Venezuelan President Nicolas Maduro said right-wing leaders in South America are generating chaos in order to pave the way for a U.S. intervention.
A new Plan Condor, similar to the one that took place in the 1970s and 1980s, is being implemented against progressive governments in Latin America and the Caribbean region, Venezuelan President Nicolas Maduro said during a press conference Tuesday.
“The campaign against Venezuela is generating violence and chaos that is allowing an intervention by (the) United States government,” Maduro said during a meeting with international media outlets in Caracas.
He added that the objective of the leaders of the right is to generate disturbance and violence “in order to create the credibility and strength for an intervention plan.”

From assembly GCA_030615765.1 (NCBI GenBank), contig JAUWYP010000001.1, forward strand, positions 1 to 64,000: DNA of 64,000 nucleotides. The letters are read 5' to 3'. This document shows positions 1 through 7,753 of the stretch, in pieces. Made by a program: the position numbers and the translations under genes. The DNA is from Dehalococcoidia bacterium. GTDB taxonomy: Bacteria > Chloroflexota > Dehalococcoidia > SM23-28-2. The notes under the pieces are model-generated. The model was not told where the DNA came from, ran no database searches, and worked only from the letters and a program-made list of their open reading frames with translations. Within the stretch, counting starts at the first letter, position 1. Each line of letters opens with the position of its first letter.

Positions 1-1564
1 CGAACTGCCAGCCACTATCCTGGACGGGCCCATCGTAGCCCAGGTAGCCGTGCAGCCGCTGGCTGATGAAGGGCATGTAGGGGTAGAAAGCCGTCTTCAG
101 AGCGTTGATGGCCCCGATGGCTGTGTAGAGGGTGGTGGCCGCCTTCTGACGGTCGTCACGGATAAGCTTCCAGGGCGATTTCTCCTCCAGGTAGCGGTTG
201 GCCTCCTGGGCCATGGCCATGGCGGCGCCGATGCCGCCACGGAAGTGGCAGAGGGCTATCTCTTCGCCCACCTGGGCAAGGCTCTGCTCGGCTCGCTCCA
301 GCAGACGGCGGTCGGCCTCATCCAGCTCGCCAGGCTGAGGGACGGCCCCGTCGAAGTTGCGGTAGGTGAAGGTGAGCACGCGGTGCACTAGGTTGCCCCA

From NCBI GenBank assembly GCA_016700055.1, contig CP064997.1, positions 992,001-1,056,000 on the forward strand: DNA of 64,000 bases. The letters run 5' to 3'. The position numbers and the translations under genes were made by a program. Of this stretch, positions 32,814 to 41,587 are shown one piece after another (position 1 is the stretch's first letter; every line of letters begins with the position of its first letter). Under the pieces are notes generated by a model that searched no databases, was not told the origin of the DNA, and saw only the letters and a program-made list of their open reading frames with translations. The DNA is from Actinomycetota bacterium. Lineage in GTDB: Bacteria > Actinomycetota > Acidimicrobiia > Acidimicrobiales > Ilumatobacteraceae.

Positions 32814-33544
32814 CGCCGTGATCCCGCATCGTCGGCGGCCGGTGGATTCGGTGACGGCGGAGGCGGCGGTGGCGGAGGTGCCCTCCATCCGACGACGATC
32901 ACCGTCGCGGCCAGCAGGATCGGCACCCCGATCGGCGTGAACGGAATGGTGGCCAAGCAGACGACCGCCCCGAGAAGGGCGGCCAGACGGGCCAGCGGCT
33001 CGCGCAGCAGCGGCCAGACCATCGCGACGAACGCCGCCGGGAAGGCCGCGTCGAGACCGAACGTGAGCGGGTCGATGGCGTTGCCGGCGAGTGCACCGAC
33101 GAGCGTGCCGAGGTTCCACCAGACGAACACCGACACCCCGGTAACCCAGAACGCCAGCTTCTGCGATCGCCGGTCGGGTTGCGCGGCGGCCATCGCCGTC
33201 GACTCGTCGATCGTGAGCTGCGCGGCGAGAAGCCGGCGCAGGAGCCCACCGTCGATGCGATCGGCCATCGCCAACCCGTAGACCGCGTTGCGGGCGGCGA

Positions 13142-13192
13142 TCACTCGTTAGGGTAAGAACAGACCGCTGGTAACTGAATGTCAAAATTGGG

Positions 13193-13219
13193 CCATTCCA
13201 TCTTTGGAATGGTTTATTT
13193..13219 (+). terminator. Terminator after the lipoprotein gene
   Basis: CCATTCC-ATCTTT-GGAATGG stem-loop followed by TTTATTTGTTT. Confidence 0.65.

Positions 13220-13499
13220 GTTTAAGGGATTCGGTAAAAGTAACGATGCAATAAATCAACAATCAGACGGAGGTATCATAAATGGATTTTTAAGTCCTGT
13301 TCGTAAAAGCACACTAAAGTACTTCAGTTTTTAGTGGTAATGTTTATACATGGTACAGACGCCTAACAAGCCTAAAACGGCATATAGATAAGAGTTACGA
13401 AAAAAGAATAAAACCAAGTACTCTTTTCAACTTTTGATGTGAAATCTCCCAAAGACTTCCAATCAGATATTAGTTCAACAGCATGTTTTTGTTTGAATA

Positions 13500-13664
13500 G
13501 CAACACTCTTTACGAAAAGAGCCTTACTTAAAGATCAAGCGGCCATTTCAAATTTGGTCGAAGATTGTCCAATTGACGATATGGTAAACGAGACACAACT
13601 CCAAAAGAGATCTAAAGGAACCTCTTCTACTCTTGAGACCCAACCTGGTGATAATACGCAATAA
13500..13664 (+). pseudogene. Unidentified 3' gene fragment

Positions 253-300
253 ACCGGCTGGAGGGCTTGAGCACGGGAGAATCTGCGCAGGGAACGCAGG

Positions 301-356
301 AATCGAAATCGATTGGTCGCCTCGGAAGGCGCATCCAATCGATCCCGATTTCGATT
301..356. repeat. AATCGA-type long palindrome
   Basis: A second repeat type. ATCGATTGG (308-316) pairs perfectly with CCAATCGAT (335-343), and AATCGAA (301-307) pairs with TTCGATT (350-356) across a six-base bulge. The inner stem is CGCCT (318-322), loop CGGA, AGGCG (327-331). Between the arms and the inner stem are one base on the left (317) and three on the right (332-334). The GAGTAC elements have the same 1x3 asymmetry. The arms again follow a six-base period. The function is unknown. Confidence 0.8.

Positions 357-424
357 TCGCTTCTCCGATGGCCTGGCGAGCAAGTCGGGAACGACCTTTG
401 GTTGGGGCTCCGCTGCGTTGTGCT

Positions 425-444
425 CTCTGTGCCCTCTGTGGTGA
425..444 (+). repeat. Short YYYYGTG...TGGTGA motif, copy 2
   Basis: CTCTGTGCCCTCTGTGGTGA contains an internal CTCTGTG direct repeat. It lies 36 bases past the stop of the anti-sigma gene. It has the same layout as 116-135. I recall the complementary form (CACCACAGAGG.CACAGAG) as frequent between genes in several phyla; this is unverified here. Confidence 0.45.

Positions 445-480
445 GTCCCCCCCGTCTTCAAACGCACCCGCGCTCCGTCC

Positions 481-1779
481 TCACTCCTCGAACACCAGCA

“We have been the victims of political, diplomatic and media aggression in recent years, the most serious of such in recent years, and we have been the victims of several [aggressions]. I can say this one has been the most serious,” the president warned.
Maduro’s comments come less than two months after Ecuadorean President Rafael Correa expressed similar concerns over a new “Condor Operation” aimed at undermining progressive governments in the region.
“The right-wing is seeking revenge because it has been more than 10 years since the last time they were able to just pick up a phone and tell a sitting President what to do,” Correa said in a statement in March.
Operation Condor, also known as Plan Condor, was a coordinated U.S.-backed attempt to wipe out left-wing opposition to dictatorships across South America in the 1970s and 1980s. Some 50,000 people are estimated to have been killed or forcibly disappeared.